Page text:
Author : Sumiko Asai
For-profit subscription journal publishers recently have extended their publishing range from subscription journals to numerous open access journals, thereby strengthening their presence in the open access journal market.
This study estimates the article processing charges for 509 medical open access journals using a sample selection model to examine the determinants of the charges.
The results show that publisher type tends to determine whether the journal charges an article processing charge as well as the level of the charge; and frequently cited journals generally set higher article processing charges. Moreover, large subscription journal publishers tend to set higher article processing charges for their open access journals after controlling for other factors.
Therefore, it is necessary to continue monitoring their activities from the viewpoint of competition policy.
DOI : http://dx.doi.org/10.3998/3336451.0022.103
Author: Shaun Yon-Seng Khoo
Open access publishing has frequently been proposed as a solution to the serials crisis, which involved unsustainable budgetary pressures on libraries due to hyperinflation of subscription costs. The majority of open access articles are published in a minority of journals that levy article processing charges (APCs) paid by authors or their institutions upon acceptance.
Increases in APCs is proceeding at a rate three times that which would be expected if APCs were indexed according to inflation. As increasingly ambitious funder mandates are proposed, such as Plan S, it is important to evaluate whether authors show signs of price sensitivity in journal selection by avoiding journals that introduce or increase their APCs.
Examining journals that introduced an APC 4-5 years after launch or when flipping from a subscription model to immediate open access model showed no evidence that APC introduction reduced article volumes.
Multilevel modelling of APC sensitivity across 319 journals published by the four largest APC-funded dedicated commercial open access publishers (BMC, Frontiers, MDPI, and Hindawi) revealed that from 2012 to 2018 higher APCs were actually associated with increased article volumes.
These findings indicate that APC hyperinflation is not suppressed through market competition and author choice. Instead, demand for scholarly journal publications may be more similar to demand for necessities, or even prestige goods, which will support APC hyperinflation to the detriment of researchers, institutions, and funders.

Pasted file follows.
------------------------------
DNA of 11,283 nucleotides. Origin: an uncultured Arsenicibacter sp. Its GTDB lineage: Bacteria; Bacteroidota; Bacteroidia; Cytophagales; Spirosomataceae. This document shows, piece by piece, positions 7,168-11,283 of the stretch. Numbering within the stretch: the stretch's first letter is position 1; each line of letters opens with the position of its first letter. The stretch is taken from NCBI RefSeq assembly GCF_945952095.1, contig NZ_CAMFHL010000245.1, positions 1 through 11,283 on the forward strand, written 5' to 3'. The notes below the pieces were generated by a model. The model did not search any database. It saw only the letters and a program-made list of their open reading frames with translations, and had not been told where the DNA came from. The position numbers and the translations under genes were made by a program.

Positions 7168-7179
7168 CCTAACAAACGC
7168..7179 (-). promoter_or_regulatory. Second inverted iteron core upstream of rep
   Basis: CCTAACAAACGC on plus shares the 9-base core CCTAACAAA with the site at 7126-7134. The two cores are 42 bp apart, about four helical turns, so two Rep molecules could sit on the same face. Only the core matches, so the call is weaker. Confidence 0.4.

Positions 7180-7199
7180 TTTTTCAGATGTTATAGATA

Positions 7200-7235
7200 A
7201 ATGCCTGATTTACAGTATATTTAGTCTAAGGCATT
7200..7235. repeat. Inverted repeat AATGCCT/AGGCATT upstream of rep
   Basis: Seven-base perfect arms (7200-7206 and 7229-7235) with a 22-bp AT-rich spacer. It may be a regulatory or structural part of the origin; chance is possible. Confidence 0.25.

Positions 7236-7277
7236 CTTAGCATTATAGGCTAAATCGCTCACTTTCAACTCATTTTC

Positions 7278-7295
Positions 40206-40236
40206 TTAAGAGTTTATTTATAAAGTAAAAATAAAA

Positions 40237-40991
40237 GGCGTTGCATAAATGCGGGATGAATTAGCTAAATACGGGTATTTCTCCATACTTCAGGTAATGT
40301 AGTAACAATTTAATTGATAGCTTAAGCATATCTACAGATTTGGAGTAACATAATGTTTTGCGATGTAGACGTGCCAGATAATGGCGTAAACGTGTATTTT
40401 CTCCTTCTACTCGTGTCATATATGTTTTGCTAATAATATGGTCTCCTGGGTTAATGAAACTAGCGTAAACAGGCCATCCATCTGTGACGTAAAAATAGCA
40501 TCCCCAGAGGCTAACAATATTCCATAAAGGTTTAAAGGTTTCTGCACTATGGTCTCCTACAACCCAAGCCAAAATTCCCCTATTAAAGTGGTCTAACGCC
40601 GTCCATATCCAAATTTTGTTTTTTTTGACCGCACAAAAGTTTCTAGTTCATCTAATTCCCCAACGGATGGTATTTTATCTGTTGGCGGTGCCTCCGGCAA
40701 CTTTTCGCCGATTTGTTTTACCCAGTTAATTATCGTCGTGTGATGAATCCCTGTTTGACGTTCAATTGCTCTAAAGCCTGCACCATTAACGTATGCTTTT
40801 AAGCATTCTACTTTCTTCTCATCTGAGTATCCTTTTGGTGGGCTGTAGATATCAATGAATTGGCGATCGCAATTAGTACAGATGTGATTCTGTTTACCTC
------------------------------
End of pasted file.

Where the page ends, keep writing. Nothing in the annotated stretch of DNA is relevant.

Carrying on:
URL : Article Processing Charge Hyperinflation and Price Insensitivity: An Open Access Sequel to the Serials Crisis
DOI : http://doi.org/10.18352/lq.10280
Authors : Daniel W. Hook, Mark Hahnel, Christian Herzog
Gold open access as characterised by the payment of an article processing charge (APC) has become one of the dominant models in open access publication. This paper examines an extreme hypothetical case in which the APC model is the only model and the systematic issues that could develop in such a scenario.
URL : https://arxiv.org/abs/1905.00880
Authors : John Willinsky, Matthew Rusk
Following the examples of SCOAP3, in which libraries fund open access, and eLife, in which funding agencies have begun to directly fund open access scholarly publishing, this study presents an analysis of how creatively combining these two models might provide a means to move toward universal open access (without APCs).
This study calculates the publishing costs for the funders that sponsor the research and for the libraries that cover unsponsored articles for two nonprofit biomedical publishers, eLife and PLOS, and the nonprofit journal aggregator BioOne.
These entities represent a mix of publishing revenue models, including funder sponsorship, article processing charges (APC), and subscription fees. Using PubMed filtering and manual-sampling strategies, as well as publicly available publisher revenue data, the study found that, in 2015, 86 percent of the articles in eLife and PLOS acknowledge funder support, as do 76 percent of the articles in the largely subscription journals of BioOne.